A different kind of optimization

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Summary: Added date and tags.


> 2012-05-22


> Tags: [[tag:Graphics]], [[tag:Optimization]], [[tag:Rants]].


I still remember when they announced changing the onboard computer of the Hubble Space Telescope in 1999. The new one had a 486 CPU running at 25MHz and 2M of RAM. Ridiculously more powerful than that of the Space Shuttle... and much weaker than what I had back then: a 66MHz 486 with 16M of RAM. Which was already obsolete, yet could still run Opera 7 and Word 6 (or was it 7?) as well as all the classic games of the early 1990es.

This isn't a "get off my lawn" rant. It is, however, a plea for moderation.

Pretty much every modern computer has 3D hardware acceleration, right? Smartphones and tablets invariably come with OpenGL, and even older feature phones (remember Java ME?) have some sort of 3D support. They put 3D video chipsets in servers, for crying out loud -- it's cheaper than operating separate assembly lines.

Well, my trusty laptop, which has served me so well since 2006, doesn't have one. It just doesn't. I know, right? Deal with it.

No worries, though, there are plenty of 2D games still being made. Or so I thought, until I started stumbling across newer titles that wouldn't run at more than one frame per second or so. Turns out, they were made with OpenGL. Not just that -- OpenGL itself doesn't assume hardware acceleration -- but they were obviously unconcerned with performance. And since a Celeron CPU isn't too beefy either...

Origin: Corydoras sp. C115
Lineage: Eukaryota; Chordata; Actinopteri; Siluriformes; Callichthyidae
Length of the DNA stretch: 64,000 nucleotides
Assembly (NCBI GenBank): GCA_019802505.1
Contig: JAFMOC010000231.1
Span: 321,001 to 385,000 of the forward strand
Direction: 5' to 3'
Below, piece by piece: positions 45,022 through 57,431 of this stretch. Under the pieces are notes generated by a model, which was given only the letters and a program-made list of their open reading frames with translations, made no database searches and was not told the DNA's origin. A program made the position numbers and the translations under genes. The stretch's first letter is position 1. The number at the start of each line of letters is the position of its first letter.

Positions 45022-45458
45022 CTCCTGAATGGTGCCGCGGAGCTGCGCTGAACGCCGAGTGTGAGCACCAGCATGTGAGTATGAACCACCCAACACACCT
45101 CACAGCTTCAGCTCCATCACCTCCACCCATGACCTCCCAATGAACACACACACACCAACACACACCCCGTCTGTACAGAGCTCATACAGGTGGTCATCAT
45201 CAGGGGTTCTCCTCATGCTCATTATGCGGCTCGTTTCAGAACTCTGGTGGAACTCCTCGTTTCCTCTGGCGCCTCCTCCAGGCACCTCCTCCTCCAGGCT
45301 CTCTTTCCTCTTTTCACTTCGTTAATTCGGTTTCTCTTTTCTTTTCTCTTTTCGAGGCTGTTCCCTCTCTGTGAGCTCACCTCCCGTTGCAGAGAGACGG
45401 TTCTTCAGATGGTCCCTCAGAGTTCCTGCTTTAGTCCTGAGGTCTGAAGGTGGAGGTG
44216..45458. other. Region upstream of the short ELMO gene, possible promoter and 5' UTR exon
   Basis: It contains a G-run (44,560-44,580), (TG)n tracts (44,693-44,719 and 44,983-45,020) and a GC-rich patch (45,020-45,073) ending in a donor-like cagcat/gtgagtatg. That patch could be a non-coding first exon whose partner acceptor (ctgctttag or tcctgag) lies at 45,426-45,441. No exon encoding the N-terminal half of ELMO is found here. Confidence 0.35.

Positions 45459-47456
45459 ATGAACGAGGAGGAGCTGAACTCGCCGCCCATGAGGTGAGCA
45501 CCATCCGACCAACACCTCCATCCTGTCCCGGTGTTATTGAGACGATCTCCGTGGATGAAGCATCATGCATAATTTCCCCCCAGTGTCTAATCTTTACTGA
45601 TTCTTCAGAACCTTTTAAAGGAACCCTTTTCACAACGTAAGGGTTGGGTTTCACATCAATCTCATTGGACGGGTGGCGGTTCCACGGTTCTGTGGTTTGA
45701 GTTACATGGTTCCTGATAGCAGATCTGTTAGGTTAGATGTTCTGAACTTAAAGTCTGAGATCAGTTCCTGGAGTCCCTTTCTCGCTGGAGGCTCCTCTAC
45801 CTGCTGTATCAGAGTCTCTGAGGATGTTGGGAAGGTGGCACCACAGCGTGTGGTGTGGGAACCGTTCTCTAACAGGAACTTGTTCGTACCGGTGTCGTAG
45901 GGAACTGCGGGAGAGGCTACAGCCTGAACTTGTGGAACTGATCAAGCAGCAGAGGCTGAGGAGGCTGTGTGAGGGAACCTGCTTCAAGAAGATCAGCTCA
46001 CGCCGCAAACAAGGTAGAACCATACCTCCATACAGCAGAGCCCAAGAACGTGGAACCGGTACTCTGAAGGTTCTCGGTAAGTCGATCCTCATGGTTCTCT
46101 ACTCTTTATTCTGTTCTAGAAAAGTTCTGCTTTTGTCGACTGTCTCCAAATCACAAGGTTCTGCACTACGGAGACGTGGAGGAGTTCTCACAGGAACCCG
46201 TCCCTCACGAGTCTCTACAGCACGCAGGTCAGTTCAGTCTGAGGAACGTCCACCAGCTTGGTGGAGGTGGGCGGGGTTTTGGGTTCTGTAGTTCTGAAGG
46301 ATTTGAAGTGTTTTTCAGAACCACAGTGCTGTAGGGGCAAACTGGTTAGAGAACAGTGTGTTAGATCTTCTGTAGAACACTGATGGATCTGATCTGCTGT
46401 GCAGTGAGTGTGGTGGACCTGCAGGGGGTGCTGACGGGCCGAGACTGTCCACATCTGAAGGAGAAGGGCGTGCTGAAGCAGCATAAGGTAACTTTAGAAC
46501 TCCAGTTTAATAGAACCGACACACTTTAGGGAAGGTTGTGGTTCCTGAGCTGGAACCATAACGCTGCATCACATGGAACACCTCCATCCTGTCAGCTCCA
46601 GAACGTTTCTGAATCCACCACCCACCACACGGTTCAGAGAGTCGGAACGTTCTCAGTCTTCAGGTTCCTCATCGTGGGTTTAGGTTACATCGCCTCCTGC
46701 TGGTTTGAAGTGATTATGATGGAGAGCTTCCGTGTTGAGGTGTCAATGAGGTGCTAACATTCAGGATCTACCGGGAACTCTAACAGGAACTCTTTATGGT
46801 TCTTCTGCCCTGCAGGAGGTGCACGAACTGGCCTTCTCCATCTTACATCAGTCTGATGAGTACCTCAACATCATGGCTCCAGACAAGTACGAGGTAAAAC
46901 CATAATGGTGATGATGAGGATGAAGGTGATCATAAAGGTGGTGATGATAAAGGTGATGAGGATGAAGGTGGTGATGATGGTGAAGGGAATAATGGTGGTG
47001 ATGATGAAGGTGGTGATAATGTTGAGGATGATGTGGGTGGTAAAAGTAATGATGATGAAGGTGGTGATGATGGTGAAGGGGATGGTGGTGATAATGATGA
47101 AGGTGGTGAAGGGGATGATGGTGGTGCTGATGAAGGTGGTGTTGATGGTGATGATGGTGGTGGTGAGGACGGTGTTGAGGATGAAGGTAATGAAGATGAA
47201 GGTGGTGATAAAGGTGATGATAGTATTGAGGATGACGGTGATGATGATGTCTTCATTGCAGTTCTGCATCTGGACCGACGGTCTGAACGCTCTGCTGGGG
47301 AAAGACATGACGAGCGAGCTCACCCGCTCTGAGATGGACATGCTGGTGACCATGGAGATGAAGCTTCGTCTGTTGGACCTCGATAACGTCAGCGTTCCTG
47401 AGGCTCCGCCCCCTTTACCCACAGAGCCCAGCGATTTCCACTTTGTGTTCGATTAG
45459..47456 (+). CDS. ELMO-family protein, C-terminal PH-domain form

What in the world happened to good old 2D acceleration? Video players use it; the HTML5 canvas uses it. The near-ubiquitous SDL library takes advantage of it whenever possible. It's all you really need for a game such as, say, Cave Story.

OpenGL, however, can't use it. Not even in orthographic mode. It's a 3D API through and through; absent 3D hardware acceleration, it will revert to pure software rendering.

Now, that shouldn't be a problem either. The first game in the Thief series famously used a software renderer, despite coming out in 1998, and did just fine. Think about it for a moment. My smartphone has twice the CPU speed and RAM of a typical PC from that era. Multiply by two again for the aforementioned laptop.

Why can't it run a mere platformer decently? Frogatto, I'm looking at you here.

Listen, if you're making a 3D game that genuinely pushes the state of the art in computer graphics then by all means, require the latest and greatest hardware: dual GPUs, quad-core CPUs, gigabytes of RAM, you name it. But if you're not, for the love of computing, don't use more resources than you have to. You may find yourself requiring OpenGL for an ASCII-based roguelike.

At least libtcod only requires plain SDL. And that's still too much for people who, for some reason, prefer to work in text mode.

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